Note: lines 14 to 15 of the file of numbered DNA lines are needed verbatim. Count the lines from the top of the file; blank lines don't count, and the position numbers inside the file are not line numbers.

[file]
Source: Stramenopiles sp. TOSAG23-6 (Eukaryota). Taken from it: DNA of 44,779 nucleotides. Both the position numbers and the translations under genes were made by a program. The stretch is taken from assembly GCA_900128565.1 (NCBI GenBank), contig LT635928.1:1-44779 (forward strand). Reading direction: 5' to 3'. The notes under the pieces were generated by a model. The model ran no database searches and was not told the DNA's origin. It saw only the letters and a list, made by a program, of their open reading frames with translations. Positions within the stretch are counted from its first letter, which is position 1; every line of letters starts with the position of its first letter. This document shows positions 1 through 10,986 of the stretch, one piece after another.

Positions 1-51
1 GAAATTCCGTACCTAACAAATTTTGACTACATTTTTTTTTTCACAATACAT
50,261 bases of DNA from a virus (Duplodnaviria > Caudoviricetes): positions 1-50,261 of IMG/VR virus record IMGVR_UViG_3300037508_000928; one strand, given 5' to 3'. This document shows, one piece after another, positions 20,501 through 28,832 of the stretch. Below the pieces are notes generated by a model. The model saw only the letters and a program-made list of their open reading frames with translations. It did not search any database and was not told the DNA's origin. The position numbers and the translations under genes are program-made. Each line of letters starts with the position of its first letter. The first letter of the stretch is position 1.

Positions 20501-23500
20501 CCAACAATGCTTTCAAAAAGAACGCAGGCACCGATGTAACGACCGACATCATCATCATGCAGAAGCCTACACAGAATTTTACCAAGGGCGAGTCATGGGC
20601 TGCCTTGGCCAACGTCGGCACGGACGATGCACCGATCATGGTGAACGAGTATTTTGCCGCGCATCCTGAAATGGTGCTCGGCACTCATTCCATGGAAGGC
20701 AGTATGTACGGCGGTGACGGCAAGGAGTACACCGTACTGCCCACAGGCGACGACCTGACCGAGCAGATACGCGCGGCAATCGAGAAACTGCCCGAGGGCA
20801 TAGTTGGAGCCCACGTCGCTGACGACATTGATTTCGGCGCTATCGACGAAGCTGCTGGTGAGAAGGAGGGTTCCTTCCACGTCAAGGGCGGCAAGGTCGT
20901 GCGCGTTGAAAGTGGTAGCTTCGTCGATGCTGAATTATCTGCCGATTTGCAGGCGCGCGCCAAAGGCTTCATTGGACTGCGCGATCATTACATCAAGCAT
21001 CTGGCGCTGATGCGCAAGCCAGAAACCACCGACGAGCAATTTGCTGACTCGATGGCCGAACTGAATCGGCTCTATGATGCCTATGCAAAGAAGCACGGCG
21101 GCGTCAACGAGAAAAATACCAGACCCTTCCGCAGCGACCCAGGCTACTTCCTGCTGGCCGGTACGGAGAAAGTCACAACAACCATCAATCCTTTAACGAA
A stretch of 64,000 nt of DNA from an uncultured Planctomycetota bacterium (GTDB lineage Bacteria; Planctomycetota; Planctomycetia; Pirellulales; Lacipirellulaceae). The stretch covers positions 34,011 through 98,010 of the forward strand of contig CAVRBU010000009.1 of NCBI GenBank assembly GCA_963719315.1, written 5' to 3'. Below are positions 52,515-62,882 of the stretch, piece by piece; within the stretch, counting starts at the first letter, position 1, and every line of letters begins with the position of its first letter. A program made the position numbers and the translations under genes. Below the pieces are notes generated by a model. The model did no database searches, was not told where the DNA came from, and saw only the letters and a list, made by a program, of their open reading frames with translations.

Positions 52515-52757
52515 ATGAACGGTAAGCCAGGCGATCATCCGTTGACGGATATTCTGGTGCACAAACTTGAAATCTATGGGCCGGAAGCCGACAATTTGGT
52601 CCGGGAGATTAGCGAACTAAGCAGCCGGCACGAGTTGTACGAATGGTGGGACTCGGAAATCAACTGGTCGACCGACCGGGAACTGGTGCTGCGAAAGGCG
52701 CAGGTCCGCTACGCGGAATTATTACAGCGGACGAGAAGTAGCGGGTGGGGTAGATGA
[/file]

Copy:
Positions 52515-52757
52515 ATGAACGGTAAGCCAGGCGATCATCCGTTGACGGATATTCTGGTGCACAAACTTGAAATCTATGGGCCGGAAGCCGACAATTTGGT